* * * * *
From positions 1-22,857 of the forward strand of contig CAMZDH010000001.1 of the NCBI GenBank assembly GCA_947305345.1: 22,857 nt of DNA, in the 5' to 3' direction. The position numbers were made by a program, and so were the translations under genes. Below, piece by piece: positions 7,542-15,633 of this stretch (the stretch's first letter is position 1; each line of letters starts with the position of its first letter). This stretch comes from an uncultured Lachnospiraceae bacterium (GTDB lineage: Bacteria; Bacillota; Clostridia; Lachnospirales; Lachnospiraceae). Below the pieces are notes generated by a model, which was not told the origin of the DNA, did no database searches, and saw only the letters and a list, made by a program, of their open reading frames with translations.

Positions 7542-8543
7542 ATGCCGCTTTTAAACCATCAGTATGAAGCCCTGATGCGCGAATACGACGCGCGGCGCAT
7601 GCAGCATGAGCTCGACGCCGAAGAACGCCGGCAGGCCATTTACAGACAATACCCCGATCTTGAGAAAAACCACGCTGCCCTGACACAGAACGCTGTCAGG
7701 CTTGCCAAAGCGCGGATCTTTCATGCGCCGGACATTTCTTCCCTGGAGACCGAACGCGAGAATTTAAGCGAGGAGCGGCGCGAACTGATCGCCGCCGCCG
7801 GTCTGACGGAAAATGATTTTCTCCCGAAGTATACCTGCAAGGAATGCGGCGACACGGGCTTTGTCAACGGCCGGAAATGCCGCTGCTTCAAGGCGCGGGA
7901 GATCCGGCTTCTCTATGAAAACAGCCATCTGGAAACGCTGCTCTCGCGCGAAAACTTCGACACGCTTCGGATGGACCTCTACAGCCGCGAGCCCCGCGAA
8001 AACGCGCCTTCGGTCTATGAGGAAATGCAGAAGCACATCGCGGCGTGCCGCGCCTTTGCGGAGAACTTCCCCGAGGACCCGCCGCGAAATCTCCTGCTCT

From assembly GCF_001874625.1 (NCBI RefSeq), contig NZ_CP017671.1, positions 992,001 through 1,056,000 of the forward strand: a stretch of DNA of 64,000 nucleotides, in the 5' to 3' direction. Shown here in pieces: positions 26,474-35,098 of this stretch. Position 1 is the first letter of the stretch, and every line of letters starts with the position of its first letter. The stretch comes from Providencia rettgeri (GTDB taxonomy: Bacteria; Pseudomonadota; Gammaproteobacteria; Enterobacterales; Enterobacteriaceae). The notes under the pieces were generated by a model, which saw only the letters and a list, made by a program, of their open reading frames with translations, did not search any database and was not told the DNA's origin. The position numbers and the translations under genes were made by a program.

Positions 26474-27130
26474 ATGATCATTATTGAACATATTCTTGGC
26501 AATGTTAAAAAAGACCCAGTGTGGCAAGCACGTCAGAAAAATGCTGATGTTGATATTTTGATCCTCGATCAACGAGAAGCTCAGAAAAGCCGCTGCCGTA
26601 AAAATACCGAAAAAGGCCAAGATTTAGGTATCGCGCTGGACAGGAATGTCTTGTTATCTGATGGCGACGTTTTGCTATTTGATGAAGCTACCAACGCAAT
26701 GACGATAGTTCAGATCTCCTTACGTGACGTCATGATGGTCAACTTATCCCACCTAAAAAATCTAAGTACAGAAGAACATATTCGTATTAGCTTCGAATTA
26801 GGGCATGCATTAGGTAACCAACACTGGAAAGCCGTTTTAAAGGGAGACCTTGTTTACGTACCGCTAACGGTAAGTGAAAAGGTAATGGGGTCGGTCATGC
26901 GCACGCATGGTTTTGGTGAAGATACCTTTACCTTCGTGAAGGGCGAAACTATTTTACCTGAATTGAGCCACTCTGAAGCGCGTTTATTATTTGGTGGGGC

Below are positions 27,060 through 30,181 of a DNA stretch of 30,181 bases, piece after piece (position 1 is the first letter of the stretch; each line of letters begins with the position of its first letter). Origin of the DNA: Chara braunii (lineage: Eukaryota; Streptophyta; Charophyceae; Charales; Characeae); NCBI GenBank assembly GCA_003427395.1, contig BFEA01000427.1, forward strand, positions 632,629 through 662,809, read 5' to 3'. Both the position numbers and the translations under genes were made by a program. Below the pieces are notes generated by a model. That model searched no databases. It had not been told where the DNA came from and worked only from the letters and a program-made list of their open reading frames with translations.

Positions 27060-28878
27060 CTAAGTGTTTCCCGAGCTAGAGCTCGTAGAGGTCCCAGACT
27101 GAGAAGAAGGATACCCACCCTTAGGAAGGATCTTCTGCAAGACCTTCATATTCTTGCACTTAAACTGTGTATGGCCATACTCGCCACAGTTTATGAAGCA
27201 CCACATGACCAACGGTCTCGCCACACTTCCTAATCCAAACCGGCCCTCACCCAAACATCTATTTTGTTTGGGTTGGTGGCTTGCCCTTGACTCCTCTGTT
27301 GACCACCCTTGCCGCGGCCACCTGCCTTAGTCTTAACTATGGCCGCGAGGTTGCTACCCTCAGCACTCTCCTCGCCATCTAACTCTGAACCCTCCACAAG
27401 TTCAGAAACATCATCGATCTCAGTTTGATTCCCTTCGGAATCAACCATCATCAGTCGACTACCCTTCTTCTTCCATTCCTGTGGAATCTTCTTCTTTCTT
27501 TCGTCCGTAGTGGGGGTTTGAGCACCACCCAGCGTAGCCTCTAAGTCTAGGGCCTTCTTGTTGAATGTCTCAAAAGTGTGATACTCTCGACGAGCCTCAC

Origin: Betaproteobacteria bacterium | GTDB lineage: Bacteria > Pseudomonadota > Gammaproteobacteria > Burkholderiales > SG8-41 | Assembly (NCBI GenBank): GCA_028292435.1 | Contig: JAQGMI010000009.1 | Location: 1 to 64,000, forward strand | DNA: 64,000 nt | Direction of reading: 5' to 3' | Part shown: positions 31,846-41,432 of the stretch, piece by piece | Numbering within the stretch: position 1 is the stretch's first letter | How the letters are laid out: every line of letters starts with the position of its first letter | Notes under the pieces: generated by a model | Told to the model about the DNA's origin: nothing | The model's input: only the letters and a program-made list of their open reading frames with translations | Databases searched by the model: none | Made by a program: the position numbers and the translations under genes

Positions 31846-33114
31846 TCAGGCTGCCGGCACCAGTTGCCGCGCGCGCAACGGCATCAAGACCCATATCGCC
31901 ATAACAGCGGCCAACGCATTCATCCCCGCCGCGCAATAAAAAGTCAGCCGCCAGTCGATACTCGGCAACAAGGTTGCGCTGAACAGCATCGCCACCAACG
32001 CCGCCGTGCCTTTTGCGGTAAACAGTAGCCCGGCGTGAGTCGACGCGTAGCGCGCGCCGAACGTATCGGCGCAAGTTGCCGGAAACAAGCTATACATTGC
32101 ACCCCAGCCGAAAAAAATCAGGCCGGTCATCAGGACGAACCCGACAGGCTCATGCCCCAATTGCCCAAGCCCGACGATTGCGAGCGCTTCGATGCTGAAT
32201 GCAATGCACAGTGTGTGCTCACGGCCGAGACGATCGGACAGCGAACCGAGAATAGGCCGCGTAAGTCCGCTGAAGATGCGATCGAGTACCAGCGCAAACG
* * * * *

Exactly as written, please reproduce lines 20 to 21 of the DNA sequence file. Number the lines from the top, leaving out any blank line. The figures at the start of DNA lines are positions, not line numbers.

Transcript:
27101 GAGAAGAAGGATACCCACCCTTAGGAAGGATCTTCTGCAAGACCTTCATATTCTTGCACTTAAACTGTGTATGGCCATACTCGCCACAGTTTATGAAGCA
27201 CCACATGACCAACGGTCTCGCCACACTTCCTAATCCAAACCGGCCCTCACCCAAACATCTATTTTGTTTGGGTTGGTGGCTTGCCCTTGACTCCTCTGTT